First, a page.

The Central Arizona Project (CAP) canal is, in essence, the spine of Arizona. Arching through the state from Lake Havasu to just south of Tucson, this Colorado River water often makes its desert journey through secluded regions where water sources are scarce.
So naturally, during this wildfire and monsoon season, this 336-mile aqueduct can be a firefighter’s main ally.
Sometimes during wildfires, the Bureau of Land Management will use a helicopter to dip water from the CAP canal to help quench a desert blaze.
The location of this system as a water source from western to southern Arizona is critical during wildfire season.
Collaborating for a common goal
Thanks to a 2016 cooperative agreement with the U.S. Bureau of Reclamation and Bureau of Land Management, in emergency situations the water flowing through the canal can be used for fire suppression anywhere along the system.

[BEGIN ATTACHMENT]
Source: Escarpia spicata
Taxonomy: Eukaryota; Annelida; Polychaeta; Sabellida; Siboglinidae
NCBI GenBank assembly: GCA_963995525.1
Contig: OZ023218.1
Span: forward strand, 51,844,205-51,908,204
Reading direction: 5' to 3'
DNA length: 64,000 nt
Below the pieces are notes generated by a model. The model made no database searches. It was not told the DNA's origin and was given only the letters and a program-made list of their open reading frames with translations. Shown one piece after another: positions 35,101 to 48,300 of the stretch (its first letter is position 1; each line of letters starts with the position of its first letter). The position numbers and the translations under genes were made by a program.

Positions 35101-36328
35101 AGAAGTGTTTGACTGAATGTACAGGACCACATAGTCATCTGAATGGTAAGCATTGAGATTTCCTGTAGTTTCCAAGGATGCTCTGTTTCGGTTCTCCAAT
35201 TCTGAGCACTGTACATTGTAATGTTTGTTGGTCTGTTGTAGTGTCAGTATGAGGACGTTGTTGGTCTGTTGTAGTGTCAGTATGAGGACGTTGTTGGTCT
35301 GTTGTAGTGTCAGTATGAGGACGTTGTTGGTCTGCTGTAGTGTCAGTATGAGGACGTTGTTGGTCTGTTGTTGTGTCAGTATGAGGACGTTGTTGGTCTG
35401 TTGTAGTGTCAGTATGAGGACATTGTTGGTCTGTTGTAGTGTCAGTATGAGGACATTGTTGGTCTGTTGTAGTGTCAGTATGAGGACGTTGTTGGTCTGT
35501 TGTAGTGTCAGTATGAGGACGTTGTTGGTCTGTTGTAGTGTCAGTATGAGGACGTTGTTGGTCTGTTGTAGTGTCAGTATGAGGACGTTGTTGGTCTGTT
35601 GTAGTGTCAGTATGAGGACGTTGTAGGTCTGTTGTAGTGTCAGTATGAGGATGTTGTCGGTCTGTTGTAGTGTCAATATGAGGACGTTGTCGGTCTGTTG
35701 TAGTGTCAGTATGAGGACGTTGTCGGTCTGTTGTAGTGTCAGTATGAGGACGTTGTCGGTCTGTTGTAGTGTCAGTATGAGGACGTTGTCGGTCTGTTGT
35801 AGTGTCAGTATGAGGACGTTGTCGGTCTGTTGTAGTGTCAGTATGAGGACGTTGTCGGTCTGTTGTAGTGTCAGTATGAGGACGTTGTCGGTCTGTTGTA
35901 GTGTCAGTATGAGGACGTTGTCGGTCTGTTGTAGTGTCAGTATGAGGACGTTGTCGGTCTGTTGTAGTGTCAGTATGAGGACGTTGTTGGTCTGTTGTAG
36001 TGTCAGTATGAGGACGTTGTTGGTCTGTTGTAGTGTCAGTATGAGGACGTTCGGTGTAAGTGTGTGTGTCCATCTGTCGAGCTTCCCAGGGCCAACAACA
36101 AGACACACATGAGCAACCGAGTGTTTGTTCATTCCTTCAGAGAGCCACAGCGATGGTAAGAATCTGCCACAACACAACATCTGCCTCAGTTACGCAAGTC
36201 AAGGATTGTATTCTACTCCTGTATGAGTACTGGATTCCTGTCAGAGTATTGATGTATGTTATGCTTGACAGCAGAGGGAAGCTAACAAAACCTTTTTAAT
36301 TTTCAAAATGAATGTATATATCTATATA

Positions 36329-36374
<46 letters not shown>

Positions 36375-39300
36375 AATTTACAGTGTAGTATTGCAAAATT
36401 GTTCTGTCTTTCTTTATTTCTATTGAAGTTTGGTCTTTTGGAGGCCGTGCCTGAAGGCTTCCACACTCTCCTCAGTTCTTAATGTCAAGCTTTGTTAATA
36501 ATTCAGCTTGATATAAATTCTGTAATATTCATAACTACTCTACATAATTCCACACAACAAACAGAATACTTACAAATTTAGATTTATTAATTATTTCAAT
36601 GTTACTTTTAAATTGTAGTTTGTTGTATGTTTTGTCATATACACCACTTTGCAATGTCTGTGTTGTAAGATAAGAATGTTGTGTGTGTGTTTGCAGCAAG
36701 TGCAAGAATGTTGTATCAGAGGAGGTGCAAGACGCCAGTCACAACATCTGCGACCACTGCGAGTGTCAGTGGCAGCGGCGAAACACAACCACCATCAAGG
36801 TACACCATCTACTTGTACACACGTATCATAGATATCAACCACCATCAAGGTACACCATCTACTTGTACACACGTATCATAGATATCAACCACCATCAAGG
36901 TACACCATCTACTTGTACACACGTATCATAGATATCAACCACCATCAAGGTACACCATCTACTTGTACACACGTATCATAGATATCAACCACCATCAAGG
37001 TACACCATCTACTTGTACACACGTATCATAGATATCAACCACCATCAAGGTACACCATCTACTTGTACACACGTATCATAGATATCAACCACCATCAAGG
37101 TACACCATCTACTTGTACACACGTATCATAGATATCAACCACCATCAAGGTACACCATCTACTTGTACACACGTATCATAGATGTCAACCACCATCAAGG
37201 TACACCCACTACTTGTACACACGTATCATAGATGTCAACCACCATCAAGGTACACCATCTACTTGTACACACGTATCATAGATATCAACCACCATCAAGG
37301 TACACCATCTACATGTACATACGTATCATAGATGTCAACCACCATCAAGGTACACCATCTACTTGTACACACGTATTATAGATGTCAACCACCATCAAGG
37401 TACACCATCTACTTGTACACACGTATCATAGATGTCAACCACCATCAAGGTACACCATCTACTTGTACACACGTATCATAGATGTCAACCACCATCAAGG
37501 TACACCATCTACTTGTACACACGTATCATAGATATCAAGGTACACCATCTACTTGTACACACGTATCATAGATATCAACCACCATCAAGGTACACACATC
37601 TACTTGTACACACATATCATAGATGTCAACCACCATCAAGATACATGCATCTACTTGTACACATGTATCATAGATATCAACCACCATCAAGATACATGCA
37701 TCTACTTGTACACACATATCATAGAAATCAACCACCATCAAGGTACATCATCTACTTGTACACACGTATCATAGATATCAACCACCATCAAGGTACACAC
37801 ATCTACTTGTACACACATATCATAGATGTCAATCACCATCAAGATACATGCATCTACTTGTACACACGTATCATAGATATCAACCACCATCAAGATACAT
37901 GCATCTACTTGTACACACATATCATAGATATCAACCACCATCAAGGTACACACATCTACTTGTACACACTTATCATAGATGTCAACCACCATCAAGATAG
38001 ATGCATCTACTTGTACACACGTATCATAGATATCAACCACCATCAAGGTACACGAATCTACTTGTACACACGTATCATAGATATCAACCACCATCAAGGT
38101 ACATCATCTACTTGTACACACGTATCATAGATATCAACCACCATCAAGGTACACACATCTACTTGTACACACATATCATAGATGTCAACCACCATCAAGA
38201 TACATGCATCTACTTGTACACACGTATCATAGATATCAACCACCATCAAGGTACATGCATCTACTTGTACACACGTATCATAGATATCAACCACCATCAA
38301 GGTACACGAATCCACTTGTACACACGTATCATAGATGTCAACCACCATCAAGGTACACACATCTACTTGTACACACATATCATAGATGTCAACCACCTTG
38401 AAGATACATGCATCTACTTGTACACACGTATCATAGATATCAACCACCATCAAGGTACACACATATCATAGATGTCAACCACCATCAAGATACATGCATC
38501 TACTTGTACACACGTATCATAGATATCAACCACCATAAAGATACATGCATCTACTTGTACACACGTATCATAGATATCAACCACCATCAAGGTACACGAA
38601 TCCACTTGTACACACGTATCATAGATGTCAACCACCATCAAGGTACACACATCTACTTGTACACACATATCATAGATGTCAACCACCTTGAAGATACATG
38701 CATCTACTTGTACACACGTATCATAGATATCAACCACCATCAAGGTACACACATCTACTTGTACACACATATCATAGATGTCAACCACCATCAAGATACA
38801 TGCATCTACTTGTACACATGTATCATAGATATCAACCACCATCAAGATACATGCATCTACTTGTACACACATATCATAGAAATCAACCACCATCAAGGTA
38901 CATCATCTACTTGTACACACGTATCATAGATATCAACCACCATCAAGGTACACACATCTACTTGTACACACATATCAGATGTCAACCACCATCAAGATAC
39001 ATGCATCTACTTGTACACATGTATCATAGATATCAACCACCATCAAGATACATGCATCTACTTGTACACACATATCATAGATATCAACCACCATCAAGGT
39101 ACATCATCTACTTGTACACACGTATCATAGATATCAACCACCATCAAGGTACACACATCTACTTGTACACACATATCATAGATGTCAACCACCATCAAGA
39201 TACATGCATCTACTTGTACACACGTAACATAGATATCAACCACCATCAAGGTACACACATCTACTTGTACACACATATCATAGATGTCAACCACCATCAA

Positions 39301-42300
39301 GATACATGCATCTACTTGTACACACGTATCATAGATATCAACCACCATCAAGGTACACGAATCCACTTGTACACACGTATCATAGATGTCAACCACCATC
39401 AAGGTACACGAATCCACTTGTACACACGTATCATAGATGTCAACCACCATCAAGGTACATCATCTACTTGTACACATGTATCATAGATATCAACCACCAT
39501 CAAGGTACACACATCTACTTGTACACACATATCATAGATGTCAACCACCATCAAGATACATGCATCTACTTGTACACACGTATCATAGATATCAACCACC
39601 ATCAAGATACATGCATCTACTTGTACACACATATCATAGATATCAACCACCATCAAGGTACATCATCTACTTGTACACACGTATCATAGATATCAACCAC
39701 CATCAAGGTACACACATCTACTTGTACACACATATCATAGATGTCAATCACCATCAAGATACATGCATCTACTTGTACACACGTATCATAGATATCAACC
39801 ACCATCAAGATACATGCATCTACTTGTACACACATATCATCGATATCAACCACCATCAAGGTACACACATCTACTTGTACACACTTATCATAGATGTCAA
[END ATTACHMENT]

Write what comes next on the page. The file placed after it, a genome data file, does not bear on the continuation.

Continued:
See a map of active fire incidents in Arizona, as well as a CAP system map.
Firefighters in the sky
These “firefighters in the sky” might count on CAP canal water this summer to help douse remote flames. It wouldn’t take much out of the CAP supply: During a fire season, the amount of water used is typically less than 1/1,000,000th of CAP water deliveries throughout an average year.
“In many cases during a wildfire, time is of the essence,” said CAP Land and Survey Supervisor Tom Fitzgerald, who worked for the Tonto National Forest as a firefighter from 1992-2000. “Without CAP water as a critical source nearby, firefighters would have to go a long distance to get water from another source. That delay could result in the fire increasing in size – potentially threatening life and/or property.”
Fortunately, these water and collaborative agreements have remained intact.
Though it’s not comforting to imagine the Arizona landscape ravaged by wildfire, CAP canal water could again help curtail an untamed inferno.